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How does obtaining intellectual property rights impact technology commercialization strategy for start-up innovators? Reconciling the effects on licensing vs. financing

  • Simon Wakeman

    (ESMT European School of Management and Technology)

The importance of intellectual property (IP) rights for commercializing innovation is well established. Moreover, separate streams of literature have shown a positive relationship between IP rights and both product licensing and third-party (especially VC) financing. However, since raising third-party finance enables an innovating firm to continue commercializing its innovation alone, it is not clear how obtaining IP rights will impact the choice between licensing product rights and continuing to commercialize the product alone. This paper attempts to reconcile these two alternative effects of obtaining IP rights and the implications for commercialization strategy. The paper empirically examines the relationship between the status of the primary patent covering an innovation and whether the innovating firm’s licenses its innovation or raises external finance. The results show that while filing and allowance of the primary significantly increases the likelihood of raising finance at certain stages of the firm/product’s development, and thereby enable the firm to delay licensing, obtaining patent rights has a much larger, positive effect on licensing. While it is not possible to identify the drivers of these different effects from the empirical analysis, the theory suggests that patent filing may act as a signal to financial investors that enable early-stage firms to raise finance, but ultimately they are most valuable as appropriability mechanisms for facilitating financing.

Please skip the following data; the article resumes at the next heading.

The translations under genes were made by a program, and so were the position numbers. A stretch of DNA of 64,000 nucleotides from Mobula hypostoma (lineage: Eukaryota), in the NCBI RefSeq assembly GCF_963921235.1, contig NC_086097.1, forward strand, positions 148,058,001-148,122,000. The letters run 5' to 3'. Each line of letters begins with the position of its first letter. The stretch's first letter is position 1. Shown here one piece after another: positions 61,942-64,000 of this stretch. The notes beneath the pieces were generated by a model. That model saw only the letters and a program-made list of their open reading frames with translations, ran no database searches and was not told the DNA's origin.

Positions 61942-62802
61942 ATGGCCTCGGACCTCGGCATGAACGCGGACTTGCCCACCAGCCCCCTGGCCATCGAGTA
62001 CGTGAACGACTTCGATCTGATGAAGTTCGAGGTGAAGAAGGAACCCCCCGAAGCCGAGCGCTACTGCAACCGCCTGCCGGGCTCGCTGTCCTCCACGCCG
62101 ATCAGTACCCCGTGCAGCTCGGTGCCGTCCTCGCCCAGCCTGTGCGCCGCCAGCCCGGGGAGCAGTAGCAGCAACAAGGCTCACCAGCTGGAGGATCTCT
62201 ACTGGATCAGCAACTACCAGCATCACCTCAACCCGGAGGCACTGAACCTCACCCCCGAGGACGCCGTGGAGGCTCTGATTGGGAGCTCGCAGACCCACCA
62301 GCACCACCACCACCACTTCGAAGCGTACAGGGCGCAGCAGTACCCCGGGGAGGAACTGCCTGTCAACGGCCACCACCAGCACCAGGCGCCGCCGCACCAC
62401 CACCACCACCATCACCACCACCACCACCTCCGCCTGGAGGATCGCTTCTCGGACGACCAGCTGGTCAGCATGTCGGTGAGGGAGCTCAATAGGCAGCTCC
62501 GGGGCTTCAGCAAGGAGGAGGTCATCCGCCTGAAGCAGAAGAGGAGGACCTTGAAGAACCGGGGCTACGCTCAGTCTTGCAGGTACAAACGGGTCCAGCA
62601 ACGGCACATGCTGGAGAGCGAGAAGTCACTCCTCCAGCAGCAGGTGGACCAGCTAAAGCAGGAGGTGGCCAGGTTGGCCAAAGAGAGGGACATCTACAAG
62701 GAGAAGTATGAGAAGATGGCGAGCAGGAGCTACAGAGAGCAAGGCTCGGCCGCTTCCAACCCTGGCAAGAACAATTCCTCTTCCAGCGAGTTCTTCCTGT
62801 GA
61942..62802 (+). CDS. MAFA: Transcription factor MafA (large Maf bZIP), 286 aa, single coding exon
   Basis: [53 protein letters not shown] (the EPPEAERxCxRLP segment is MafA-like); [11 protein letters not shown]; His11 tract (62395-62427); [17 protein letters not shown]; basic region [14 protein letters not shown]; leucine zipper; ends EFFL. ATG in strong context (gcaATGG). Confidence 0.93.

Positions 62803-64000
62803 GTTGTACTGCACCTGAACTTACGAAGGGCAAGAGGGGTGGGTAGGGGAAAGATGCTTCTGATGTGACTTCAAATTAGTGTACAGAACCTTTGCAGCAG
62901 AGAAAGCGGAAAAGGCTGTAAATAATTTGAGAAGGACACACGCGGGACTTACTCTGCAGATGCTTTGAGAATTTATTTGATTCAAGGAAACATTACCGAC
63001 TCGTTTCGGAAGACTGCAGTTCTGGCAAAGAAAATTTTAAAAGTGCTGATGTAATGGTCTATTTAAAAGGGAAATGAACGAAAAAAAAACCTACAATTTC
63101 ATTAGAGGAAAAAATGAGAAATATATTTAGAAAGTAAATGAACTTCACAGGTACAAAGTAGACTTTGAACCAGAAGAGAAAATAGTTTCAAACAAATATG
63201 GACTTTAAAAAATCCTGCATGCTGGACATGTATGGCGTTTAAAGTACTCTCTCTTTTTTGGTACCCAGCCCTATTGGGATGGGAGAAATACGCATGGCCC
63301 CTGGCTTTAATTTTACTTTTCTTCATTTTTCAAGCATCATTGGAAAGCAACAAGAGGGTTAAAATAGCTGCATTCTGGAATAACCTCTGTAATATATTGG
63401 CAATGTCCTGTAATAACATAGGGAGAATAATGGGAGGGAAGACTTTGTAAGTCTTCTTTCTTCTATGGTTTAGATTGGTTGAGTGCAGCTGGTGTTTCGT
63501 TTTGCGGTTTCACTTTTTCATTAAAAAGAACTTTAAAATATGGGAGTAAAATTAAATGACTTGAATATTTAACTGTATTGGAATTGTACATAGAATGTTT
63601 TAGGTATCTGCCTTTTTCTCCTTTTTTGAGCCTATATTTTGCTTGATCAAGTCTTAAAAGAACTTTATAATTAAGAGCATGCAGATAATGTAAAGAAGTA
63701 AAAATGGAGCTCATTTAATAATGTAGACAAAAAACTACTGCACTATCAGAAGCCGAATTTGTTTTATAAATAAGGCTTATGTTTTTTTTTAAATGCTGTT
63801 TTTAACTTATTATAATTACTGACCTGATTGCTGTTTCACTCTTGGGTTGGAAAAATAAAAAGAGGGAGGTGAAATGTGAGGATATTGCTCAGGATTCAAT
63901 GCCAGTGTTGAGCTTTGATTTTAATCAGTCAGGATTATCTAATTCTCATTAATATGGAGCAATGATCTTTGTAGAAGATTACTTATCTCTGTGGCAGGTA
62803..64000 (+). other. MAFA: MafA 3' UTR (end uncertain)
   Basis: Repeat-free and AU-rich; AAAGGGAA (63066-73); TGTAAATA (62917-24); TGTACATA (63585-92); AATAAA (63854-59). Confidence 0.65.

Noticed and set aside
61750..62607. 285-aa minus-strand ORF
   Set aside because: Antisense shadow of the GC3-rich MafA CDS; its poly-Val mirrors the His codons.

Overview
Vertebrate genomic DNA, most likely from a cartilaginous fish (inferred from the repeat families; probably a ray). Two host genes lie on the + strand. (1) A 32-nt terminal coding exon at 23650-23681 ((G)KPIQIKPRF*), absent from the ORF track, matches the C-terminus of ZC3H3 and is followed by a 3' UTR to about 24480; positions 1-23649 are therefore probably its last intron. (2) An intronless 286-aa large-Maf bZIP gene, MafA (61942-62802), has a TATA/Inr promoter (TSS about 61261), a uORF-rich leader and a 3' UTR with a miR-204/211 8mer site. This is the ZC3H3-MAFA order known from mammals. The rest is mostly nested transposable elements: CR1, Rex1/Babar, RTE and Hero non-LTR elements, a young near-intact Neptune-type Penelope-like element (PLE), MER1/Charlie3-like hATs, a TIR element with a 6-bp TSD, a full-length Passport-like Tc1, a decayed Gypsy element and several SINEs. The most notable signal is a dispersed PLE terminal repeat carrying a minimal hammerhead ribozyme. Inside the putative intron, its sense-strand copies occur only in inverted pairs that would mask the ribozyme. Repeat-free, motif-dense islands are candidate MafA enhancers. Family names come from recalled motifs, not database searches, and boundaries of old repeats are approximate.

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Paper provided by ESMT European School of Management and Technology in its series ESMT Research Working Papers with number ESMT-12-03 (R1).

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Length: 40 pages
Date of creation: 22 Mar 2012
Date of revision: 11 Jul 2012
Handle: RePEc:esm:wpaper:esmt-12-03
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